Yeah, I mean there’s, there’s a couple I mean Avons a good example. It’s, it’s both using our platform internally for their 16 to 17,000 people, but also excitingly, it’s being used for their 5 million entrepreneurs, [inaudible] entrepreneurs externally across the world. So if you mentioned now you’ve got 5 million people that are, have, may been developed to sell products in a certain way, then now obviously want to evolve the skills of those people. So they are using social tools and digital tools that the reach is obviously crazy and the campaigns are every couple of weeks. So again, the old, tall, let’s go to course for 12 weeks roll outside there and get people ready is it just doesn’t fit. So, what they have been doing is recognizing that the same as any of our clients is probably between 60 to 90% of what used to be in a course is now being designed as just in time information.

So everything’s been built in bite-sized content, other bite-size videos, articles, infographics and social. And then on top of that, they are recognizing that how do we, this is one of the things they’re doing now, it’s really exciting that many of our clients have done every year. You’re trying to understand what is the best person that like, so what does great look like in a high performance? How do we codify that? How do we bottle that and how do we accelerate everyone to get to that level? But also what’s really interesting is the ability to measure that. So you take someone like a Hilton, I think you know that 18 months they looked at their top performers in realizing that they could probably get people to payback time in six months rather than 18 months they’d been taken. You know, if they started bottling the crane with the best people and codify things in a different way, but by thinking about that problem as it’s not, they want to put 10,000 people through a course or they’re thinking I want to get paid back from 18 months to six months.

It completely frames everything differently and it’s why that they then got to a place where, Hilton is a great example, where every program that they do between 60 to 90% of walking in the course is designed for search at the moment of need. Either that’s been surfaced inside the application, if it’s like what date fuse content is surface inside base, always accessible in the flow of work, or it’s just people that are on the mobile phone and searching. Knowing this, the way to get it. I had an email from Charles Jennings, very famous for many things and especially in 2010 and he sent me a message you want to use one of our clients do Vodafone school. And he knew that we use Fuse. So he asked the guy and said, you know are you aware if he’s using it and it was 10:30 yeah I’ve used it three times this morning already.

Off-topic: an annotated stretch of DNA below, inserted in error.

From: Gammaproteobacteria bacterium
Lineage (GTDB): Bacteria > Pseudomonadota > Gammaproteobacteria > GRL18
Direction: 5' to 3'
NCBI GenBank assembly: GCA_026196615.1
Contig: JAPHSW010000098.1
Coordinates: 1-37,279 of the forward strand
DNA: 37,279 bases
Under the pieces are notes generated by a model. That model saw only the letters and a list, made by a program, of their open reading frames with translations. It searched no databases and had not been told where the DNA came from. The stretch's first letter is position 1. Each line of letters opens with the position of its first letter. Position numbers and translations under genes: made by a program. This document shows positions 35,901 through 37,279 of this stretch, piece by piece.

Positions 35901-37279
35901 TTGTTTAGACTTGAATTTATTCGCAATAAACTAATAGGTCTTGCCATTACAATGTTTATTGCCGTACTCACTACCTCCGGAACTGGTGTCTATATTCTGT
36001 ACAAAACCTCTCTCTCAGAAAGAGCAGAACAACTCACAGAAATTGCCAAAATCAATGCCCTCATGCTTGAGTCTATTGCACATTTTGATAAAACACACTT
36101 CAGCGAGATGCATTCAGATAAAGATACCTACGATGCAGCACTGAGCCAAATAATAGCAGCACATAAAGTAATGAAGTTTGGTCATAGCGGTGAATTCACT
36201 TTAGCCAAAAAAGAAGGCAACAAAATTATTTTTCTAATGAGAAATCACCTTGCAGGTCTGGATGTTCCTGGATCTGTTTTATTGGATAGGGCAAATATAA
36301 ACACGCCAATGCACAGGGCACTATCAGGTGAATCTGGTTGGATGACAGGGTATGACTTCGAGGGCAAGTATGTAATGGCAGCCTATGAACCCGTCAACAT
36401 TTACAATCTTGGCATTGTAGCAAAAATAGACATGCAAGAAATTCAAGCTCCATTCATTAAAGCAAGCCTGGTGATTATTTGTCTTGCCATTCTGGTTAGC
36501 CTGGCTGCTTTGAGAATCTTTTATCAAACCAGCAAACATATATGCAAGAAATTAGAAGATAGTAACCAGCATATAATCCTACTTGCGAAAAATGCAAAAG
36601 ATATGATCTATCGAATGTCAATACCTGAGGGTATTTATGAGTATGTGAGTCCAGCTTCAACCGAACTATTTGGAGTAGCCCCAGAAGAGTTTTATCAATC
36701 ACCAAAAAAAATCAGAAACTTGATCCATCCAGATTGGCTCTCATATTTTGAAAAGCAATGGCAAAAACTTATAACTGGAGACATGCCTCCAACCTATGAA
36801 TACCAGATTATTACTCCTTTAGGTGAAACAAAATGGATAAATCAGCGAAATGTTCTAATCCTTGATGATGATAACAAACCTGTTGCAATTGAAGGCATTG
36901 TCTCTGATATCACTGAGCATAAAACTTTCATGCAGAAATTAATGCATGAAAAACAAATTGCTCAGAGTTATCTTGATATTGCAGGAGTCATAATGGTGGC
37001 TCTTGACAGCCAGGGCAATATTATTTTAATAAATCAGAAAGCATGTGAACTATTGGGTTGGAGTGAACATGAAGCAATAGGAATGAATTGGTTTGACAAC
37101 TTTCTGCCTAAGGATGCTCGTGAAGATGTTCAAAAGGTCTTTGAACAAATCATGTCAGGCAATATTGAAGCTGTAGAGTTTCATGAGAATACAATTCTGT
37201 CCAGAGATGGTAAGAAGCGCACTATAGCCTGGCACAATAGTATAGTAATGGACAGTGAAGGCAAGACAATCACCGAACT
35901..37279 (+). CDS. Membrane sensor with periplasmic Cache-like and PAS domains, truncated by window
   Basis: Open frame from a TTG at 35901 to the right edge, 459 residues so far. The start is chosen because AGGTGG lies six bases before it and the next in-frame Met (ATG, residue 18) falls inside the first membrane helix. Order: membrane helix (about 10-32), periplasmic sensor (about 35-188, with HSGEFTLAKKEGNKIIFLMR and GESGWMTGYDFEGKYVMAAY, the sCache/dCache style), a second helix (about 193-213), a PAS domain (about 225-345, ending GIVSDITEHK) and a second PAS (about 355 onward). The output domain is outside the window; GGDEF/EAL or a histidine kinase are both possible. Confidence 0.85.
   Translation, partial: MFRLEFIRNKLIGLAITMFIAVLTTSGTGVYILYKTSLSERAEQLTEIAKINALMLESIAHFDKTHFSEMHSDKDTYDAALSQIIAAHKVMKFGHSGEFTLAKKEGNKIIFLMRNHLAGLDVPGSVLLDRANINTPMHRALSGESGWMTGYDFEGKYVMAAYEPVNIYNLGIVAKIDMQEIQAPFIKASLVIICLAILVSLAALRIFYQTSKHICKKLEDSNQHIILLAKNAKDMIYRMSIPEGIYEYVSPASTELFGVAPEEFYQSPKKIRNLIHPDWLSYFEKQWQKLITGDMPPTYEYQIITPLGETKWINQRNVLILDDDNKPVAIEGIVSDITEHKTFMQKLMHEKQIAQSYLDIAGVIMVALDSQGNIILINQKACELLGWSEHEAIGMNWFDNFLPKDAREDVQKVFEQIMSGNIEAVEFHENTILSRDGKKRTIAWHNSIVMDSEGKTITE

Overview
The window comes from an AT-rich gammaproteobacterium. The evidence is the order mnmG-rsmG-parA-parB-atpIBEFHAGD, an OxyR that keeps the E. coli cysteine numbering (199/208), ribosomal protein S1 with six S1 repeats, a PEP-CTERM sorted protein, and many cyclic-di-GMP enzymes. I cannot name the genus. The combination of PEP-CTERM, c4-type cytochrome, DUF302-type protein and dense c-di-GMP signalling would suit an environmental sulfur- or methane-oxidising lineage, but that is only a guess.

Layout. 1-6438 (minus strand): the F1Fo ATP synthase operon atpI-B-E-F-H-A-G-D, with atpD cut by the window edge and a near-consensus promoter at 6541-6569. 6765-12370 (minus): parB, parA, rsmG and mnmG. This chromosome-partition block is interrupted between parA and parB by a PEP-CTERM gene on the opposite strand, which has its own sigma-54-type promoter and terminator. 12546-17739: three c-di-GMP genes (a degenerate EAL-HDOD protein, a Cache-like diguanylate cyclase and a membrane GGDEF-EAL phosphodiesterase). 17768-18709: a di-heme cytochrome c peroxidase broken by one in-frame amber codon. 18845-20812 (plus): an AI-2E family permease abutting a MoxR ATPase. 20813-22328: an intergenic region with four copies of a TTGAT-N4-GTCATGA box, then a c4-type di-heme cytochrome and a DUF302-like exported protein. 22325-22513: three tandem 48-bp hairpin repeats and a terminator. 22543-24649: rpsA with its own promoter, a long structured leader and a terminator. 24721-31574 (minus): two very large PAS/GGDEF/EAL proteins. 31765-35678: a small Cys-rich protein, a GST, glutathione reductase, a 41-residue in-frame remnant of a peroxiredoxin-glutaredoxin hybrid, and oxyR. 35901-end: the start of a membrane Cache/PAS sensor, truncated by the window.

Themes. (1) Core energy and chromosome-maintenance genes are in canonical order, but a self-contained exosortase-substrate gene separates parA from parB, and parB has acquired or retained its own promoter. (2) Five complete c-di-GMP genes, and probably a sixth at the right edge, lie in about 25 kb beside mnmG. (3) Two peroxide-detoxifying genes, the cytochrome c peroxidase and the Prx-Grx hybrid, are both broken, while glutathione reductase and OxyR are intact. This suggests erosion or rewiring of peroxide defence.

And it’s that type of habit, right? That is this new world, which we’re trying to create. So when designing for the outcome with the intent upon the learning and knowledge in a different way, and we’re thinking about what does the performance look like and what sorts of tasks and activities we can do to drive that. And that’s a really different way to think about designing learning experiences when you’re thinking, I’m designing it for search as my number one thing. I’m searching it to create habits where you’re going to go and browse on the way home. But also I can accelerate your capability performance cause I’m thinking upon, I’m thinking upon the journey as a task.

New Things Coming to Learning Technology

Larry Durham:
That’s great. Exciting stuff. Like I had mentioned at the top of the show, for our listeners, Steve’s been in this space for a while, so Steve, I’d be remiss if I didn’t ask you this question. Knowing you’ve been in the space for quite some time, what do you see on the horizon? I’m going to show my age and say for the next five to 10 years, but that’s old school thinking in the next two to three years, two to four years. What do you envision might be some of the new things that we see coming in the learning technology space that are going to force Fuse, your platform, and other things too, to really keep up with kind of where we’re going in the digital space?

Steve Dineen:
Yeah, I think there’s, I mean there’s some table stakes stuff, right? So the data piece, the analytics piece is absolutely crucial to allow that level of information, not just the admin, look at every single stakeholder to understand what’s happening and to make a predictive choices with the insights we’re getting from those dashboards. Because that’s the kind of a table stake type part. I think the skill sets we’re going to see of L&D we’re going to see it transformed just as we saw that transformation happened in marketing. I think in terms of technology, I think we have to see that search probably becomes the number one way that people consume content. We always say that in our most progressive clients that it’s been going through a course and go through it linear, but it’s actually, I’ve forgotten that thing. So therefore, what is your search go? So for us the big investment is around, you know, getting close to a D. who is that?